How Long Do We Keep Our Devices?

It is difficult to get reliable data on how long we hold onto the 19+ billion edge devices attached to the global ICT infrastructure. Diverse device types and cultural practices complicate the issue. So do changing purchase and lease plans.

We made our first pass at this when we looked at mobile phones in early 2009. The frequently cited figure for global mobile phone discards back then was ~400 million per year. This comes to an average unit life of 8.5 years calculated against the entire 2008 installed base. Even measured against the 2007 base, that is a 7 year life.

How realistic is this 7-8 year number? We know that first user retention is much shorter in developed countries. This might be offset by potentially longer retention rates among emerging user communities, reuse, and discard latency due to stored unused phones. The bottom line is that is is difficult to know exactly how many mobile devices are irresponsibly discarded every year worldwide. But we do know it is 100s of millions and growing.

The Telecommunications Industry Association (TIA) 2016 website reports, "On average, the original owner keeps a laptop computer for only three years and will discard their cell phone after only 24 months." The TIA is a U.S. organization, so we assume this describes the behavior of Americans.

The Wall Street Journal reported in April 2016 that, ".Citigroup estimates the phone-replacement cycle will stretch to 29 months for the first half of 2016, up from 28 months in the fourth quarter of 2015 and the typical range of 24 to 26 months seen during the two prior years." The paper attributes this longer lifecycle, in part, to changes in carrier pricing. "The death of the two-year cellphone contract has broken many Americans from a habit of routinely upgrading their smartphones."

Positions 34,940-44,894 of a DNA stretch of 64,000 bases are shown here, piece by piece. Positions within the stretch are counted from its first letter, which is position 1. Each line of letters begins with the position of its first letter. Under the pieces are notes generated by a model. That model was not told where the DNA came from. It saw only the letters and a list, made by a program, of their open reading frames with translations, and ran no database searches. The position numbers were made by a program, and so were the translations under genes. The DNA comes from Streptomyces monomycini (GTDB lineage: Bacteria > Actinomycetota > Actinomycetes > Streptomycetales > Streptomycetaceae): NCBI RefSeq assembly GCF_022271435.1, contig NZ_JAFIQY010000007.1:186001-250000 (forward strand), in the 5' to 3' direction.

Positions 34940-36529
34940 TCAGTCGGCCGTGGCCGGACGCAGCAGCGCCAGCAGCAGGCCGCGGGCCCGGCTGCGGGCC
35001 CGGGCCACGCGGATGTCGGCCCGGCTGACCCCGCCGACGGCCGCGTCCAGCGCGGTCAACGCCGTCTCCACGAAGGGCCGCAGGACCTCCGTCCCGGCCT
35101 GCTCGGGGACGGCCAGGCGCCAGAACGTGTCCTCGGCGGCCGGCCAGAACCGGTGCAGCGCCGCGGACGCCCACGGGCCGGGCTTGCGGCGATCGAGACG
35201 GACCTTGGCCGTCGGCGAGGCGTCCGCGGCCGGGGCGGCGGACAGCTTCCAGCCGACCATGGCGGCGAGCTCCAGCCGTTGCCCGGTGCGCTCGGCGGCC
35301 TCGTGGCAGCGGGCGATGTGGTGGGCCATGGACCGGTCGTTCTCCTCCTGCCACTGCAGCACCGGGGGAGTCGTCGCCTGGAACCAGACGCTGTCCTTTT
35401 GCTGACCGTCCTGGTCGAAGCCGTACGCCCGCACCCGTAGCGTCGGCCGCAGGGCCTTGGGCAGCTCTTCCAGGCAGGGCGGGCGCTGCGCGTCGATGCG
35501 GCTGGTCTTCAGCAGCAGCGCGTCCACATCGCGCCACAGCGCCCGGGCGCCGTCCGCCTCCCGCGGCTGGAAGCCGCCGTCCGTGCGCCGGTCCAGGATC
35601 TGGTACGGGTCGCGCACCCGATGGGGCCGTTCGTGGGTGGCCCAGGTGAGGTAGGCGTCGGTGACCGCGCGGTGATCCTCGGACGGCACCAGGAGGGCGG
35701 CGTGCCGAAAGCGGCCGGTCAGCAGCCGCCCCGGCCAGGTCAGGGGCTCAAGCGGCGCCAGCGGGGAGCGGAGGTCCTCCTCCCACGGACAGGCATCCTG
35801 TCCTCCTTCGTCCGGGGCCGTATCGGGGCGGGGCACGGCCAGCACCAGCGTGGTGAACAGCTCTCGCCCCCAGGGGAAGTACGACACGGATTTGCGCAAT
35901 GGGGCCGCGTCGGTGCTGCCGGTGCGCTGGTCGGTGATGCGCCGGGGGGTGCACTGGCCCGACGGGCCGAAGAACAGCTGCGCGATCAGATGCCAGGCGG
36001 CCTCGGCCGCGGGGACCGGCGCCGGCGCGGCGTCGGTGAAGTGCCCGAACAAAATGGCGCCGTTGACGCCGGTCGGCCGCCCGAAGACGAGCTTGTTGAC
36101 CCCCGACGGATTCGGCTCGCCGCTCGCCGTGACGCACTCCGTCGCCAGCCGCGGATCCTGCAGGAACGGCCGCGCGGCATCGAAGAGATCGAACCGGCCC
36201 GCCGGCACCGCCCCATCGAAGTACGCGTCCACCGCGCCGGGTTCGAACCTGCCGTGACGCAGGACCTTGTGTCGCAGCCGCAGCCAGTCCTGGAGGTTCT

Chemical & Engineering News cited estimates from Hywel Jones, a materials scientist at En­gland’s Sheffield Hallam University, in 2014. "More than 1.8 billion new cell phones will be bought in 2014, but within just a few years, 44% of them will end up “hibernating” in drawers. About the same share will be resold and passed on, and 4% will end up in landfills. Only 3% will be recycled." It's positive that 40%+ will be reused after their first ownership, but one suspects the 44% stored will more likely end up discarded than reused/recycled.